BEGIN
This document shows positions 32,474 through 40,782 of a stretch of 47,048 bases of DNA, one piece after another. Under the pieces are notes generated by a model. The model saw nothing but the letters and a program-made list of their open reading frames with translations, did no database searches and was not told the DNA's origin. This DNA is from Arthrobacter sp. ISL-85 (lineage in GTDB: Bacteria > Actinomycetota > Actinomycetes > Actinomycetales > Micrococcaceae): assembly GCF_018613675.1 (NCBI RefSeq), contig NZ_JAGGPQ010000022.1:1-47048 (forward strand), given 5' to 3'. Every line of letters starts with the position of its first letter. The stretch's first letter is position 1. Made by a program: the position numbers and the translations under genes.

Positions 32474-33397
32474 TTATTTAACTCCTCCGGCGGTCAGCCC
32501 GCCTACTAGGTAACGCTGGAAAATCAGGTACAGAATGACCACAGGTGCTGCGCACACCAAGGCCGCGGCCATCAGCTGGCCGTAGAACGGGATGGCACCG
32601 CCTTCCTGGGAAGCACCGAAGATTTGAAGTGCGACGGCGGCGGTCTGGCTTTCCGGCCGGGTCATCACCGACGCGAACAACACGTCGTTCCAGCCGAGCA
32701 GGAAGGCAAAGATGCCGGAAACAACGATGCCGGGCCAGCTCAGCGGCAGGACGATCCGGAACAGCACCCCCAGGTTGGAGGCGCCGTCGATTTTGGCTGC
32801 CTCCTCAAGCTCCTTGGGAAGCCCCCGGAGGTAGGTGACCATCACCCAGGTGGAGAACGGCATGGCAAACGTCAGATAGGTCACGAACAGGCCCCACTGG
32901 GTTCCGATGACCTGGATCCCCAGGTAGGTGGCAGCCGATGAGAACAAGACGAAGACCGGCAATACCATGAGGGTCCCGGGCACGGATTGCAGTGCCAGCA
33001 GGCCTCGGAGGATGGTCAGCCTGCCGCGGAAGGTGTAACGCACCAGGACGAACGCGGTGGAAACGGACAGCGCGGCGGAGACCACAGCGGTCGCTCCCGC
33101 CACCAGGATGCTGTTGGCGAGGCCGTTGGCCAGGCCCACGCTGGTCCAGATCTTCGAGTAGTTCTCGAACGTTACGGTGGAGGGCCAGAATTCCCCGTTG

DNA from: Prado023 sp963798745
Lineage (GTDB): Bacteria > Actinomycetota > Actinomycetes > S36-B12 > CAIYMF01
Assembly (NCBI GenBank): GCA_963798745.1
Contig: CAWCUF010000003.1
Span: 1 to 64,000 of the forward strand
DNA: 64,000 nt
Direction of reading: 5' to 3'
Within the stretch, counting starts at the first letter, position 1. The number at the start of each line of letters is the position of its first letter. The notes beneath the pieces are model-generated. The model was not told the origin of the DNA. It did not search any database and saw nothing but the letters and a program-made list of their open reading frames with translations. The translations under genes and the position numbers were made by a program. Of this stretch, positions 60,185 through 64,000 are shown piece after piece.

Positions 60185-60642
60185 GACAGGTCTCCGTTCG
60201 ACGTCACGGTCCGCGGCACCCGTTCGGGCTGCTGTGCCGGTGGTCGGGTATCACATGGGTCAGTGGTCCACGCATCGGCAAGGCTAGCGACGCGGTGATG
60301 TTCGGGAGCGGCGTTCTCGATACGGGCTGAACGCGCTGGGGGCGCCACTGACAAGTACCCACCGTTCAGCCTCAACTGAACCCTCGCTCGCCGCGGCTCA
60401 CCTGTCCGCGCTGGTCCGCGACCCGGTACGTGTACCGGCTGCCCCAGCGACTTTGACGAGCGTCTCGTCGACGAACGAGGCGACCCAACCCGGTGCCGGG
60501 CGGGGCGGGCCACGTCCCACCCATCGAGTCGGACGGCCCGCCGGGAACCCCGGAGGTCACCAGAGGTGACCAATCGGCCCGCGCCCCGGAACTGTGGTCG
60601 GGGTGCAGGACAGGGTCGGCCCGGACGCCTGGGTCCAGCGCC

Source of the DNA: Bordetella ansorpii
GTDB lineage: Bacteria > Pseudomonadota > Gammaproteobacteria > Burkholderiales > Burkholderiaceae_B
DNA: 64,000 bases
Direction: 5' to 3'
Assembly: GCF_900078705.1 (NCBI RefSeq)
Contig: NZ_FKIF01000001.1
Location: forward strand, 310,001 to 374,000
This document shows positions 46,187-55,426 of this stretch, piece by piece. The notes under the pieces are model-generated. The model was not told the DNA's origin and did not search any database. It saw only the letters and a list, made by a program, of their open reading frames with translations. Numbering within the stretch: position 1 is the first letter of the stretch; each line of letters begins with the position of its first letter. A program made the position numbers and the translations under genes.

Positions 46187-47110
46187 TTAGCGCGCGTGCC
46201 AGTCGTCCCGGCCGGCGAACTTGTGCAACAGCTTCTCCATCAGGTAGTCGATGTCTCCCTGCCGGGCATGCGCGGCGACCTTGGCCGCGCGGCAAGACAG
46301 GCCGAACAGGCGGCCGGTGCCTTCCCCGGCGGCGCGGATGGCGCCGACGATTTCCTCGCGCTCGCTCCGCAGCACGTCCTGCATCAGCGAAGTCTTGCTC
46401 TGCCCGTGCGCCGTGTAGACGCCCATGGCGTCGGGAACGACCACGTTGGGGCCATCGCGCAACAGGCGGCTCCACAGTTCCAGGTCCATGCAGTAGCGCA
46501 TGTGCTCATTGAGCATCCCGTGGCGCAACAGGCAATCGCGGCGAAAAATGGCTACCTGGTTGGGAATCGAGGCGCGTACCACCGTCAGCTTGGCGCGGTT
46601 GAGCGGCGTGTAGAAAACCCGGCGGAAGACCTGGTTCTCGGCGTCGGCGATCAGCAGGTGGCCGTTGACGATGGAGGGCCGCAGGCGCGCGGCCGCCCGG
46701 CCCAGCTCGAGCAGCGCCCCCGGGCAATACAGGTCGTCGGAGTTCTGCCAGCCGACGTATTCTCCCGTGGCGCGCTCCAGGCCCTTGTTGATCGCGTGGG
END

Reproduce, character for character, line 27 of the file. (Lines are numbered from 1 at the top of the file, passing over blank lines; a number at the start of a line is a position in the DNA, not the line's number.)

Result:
GTDB lineage: Bacteria > Pseudomonadota > Gammaproteobacteria > Burkholderiales > Burkholderiaceae_B